On May 2, 2012 — five years ago today — Los Angeles Chargers legend Junior Seau was felled by the sport that had once lifted him up to a near mythical stature among those that love and follow the game of football. Years of undocumented concussions from repeated blows to the head — the hard cost of rising to the top of your profession in what amounts to a combat sport — led to Junior Seau pointing a shotgun into his chest and pulling the trigger; ending his life, but intentionally preserving his brain for science.
In doing so, Seau helped bring issues that the NFL and other contact sports hoped would remain cloaked in darkness out into the light and forced leagues to answer tough questions about head injuries in their sports. As a result, a renewed focus has been placed on more effective safety protocols, CTE awareness, and a hyper-sensitivity towards concussion-related issues across the spectrum of sports.
While there is still a long way to go and a lot more to be learned about CTE and how it can be prevented, Seau’s death signaled a significant change in the way the NFL and its players view concussions.
The hardest part of diagnosing a concussion — and thereby preventing CTE in active players — is getting buy-in from the players themselves and making sure they do what’s in their best interest long-term.
Seau, and countless other before him did not, and tried to “man up” even when they were probably concussed in order to keep playing the game and prove their toughness to their teammates.
NPR’s Morning Edition examined Seau’s situation in 2015 with football analyst Jim Trotter, who discussed the problematic mindset that ultimately contributed to Seau’s condition.
“He would have the trainer come to his house 5 in the morning to treat him before the trainer would go into the office because Junior didn’t want to go in the training room in front of his teammates. He felt that if players saw him in the training room, they would think it was OK for them to be in there and to miss practice or to miss games.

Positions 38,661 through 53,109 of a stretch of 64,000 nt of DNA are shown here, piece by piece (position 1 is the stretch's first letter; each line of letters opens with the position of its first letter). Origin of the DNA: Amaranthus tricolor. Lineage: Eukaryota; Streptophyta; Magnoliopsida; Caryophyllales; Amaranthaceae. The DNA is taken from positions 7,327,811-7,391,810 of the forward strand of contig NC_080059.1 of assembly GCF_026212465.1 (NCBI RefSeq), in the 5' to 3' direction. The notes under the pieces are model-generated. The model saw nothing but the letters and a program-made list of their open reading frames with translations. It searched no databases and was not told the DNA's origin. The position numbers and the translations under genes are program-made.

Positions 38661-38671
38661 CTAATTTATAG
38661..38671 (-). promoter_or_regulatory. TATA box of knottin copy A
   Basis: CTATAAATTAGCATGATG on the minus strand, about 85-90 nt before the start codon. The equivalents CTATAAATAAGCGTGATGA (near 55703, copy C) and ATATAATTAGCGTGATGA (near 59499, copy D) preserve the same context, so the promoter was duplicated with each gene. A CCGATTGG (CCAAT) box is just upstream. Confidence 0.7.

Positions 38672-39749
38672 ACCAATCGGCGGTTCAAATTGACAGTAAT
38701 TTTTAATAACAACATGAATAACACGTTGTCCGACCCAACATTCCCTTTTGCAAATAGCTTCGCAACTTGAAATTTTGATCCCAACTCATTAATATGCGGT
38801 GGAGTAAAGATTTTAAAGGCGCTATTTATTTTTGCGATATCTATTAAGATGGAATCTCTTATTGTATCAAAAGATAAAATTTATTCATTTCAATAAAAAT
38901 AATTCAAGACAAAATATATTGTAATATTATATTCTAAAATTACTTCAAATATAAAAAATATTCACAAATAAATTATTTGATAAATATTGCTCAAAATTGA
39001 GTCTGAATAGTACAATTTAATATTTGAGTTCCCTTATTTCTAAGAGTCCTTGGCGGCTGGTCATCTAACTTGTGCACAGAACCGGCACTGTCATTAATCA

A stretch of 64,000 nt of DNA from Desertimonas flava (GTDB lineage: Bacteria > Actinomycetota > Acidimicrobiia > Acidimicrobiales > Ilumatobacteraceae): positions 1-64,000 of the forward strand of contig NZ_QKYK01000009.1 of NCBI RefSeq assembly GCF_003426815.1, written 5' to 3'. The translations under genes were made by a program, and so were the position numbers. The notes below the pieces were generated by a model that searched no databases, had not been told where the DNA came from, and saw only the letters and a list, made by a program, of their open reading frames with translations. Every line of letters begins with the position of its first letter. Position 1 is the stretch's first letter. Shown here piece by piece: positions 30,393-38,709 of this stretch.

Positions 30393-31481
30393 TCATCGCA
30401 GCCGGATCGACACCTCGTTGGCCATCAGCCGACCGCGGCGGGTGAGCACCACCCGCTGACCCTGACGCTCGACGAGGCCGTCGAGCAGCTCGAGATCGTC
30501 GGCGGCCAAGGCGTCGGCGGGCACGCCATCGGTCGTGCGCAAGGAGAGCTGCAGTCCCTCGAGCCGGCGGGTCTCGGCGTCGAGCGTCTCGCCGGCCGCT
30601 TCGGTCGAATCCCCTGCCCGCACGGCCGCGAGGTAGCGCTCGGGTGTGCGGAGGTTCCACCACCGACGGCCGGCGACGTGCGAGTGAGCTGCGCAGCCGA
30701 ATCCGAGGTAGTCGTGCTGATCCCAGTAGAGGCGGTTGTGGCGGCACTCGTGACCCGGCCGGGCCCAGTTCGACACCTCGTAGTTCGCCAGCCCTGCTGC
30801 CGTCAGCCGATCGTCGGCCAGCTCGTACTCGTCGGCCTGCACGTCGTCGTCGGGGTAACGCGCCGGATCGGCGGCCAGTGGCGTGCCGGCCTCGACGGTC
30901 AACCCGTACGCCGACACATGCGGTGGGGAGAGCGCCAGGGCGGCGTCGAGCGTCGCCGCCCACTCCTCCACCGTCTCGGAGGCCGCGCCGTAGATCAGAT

In his 20 years in the NFL, this is a guy that had over 1,400 tackles, and not once was he ever diagnosed with a concussion. And yet in talking to his ex-wife and others, they will tell you he had many concussions. In fact, he would it say to her. He would call her after the game. She’d be at home. And she’d be like hey, what happened on this play? Why weren’t you there? And he’d say oh, I just had a concussion.”
While players still exhibit that mentality and attempt to stay out on the field even when they’ve suffered a blow to the head, the NFL has taken measures to try and take the decision out of players’ hands, as hard as that may be to do.
Before the 2015 season, the NFL gave ‘concussion spotters’ the ability to stop the game and remove any player they believe might have suffered a concussion on a hit to the head. That player is then taken in for evaluation and is unable to return to game action until he’s cleared by medical professionals.
While not foolproof — as we saw in the case of Case Keenum in 2015 — these measures helped lead to an increase in concussion diagnoses in 2015. The number fell once again in 2016, but hopefully not because of a lack of diagnoses, but because of better protocols and less violent hits to the head knocking players out of the game.
For the most part, players are working to embrace this as well, some even shooting a campaign title ‘be man enough to admit when you’re hurt’ aimed at curbing that mentality.
Aside from Junior Seau’s inexorable link with concussions, he’s always remembered as being one of the games best and a fan-favorite on the field.
While it’s hard to glorify the number of tackles he made and the high level of intensity he competed with as it ultimately resulted in his death, fans and former players alike still marvel at the way Junior Seau played the game.
As a result, he was inducted posthumously into the Hall of Fame in 2015. His daughter, Sydney Seau, gave a beautiful speech on his behalf and left the crowd with tears in their eyes and fond memories of Junior Seau fresh in their minds amidst the grief of the enormous loss of a man who did so much for the game.